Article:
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Commenced in January 2007 Frequency: Monthly Edition: International Publications Count: 29210

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Impact Assessment of Credit Policy and Medical Credit Facility (MCF) on Nigerian Private Sector Health Market: Evidence from Eight Nigerian States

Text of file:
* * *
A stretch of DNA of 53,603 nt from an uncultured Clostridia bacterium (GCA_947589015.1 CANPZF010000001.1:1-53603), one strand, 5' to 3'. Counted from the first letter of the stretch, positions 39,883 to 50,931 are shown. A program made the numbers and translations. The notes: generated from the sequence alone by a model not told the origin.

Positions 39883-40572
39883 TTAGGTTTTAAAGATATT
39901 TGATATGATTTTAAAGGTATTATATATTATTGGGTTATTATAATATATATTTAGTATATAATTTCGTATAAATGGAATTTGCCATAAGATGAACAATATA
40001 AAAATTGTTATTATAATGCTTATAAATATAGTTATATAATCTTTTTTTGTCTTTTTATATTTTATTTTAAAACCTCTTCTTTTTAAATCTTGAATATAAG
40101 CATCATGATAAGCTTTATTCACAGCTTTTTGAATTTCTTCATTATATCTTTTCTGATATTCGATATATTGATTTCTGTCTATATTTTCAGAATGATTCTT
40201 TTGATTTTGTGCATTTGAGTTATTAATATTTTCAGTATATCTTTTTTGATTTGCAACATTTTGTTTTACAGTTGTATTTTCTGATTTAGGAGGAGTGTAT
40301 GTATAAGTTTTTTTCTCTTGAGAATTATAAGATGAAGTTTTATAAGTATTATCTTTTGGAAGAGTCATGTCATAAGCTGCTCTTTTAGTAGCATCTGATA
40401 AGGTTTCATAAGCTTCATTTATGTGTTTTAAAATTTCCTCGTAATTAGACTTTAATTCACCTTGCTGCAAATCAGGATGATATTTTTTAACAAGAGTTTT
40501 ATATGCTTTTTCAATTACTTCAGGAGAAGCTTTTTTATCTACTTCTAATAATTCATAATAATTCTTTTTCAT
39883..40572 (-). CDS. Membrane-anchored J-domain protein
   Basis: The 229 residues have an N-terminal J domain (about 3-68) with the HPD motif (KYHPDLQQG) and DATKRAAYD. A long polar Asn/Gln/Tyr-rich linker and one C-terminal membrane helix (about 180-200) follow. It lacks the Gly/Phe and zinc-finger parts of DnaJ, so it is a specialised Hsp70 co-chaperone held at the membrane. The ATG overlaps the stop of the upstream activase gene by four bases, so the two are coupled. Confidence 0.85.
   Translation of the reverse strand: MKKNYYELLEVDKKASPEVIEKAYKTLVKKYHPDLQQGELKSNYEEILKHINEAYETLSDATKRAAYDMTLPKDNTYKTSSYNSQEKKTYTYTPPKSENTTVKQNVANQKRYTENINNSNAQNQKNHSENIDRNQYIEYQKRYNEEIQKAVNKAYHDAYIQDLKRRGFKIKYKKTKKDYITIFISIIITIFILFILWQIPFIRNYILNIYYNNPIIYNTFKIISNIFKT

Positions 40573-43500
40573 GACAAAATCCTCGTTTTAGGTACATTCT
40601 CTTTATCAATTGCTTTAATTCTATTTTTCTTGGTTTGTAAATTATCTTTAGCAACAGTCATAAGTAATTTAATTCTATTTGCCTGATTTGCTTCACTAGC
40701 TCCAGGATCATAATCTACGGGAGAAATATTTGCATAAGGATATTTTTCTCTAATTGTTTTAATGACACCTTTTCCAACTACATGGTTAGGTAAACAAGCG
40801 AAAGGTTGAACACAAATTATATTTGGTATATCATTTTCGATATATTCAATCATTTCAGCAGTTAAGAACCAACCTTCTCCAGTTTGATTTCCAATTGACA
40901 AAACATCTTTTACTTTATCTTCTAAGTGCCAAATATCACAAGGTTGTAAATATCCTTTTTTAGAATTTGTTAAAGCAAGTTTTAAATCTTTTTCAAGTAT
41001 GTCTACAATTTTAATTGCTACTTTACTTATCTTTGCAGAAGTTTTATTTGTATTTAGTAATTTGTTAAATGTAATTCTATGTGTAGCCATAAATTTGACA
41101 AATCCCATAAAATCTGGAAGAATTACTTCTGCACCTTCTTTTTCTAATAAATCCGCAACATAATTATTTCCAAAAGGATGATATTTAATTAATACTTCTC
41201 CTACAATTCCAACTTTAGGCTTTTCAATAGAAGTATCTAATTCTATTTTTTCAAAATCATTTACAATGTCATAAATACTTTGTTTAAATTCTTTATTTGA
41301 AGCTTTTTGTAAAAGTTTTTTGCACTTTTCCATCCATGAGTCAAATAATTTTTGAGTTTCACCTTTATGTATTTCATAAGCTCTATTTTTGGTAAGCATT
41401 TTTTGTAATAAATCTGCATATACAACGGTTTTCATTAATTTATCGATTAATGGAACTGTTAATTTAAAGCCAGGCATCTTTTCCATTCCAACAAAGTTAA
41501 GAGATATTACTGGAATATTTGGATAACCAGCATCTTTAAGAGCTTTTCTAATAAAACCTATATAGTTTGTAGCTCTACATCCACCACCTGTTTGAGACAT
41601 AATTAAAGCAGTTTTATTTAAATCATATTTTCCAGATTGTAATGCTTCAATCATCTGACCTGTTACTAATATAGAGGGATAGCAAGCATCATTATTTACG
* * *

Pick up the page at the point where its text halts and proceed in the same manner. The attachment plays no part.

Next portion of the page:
A teeming set of doctors that graduated from various universities within and outside Nigeria with the hope of practicing in the country, has their hope shattered because of poor financing, lack of medical equipments and a very weak healthcare systems. Such hydra headed challenges, allows room for quackery which increasingly contributes to the cause of mortality in Nigeria. With a view of reversing the challenges of healthcare delivery and financing in Nigeria, African Health Market for Equity (AHME), a project funded by the Bill and Melinda Gates foundation [With contribution from Department For International Development (DFID)] and currently implemented in three African Countries (Nigeria, Kenya and Ghana) over a Five (5) year period supports the healthcare sector via Medical credit fund (MCF). The study examines the impact of credit policy and medical credit funding on Nigerian health market. Ordinary least square analysis, correlation and granger causality tests were employed to measure the extent to which the Nigerian healthcare market has been influenced. Medical credit fund significantly and positively influenced average monthly turnover of private healthcare providers and Commercial bank’s lending rate had a weak relationship with access to credit/approved loans (13.46%). The programme has so far made 13.91% progress, which is very poor, considering the minimum targeted private health care providers (437.6) and expected number of loan approvals (180.4) for the two years. Medical credit policy in Nigeria should be revised to include private healthcare providers in rural area for more positive impact and increased returns. Good brand advert and sensitization of the programme to stakeholders and health pressure group, and an extension of the programme beyond five years is necessary to better address the issues raised in the study.
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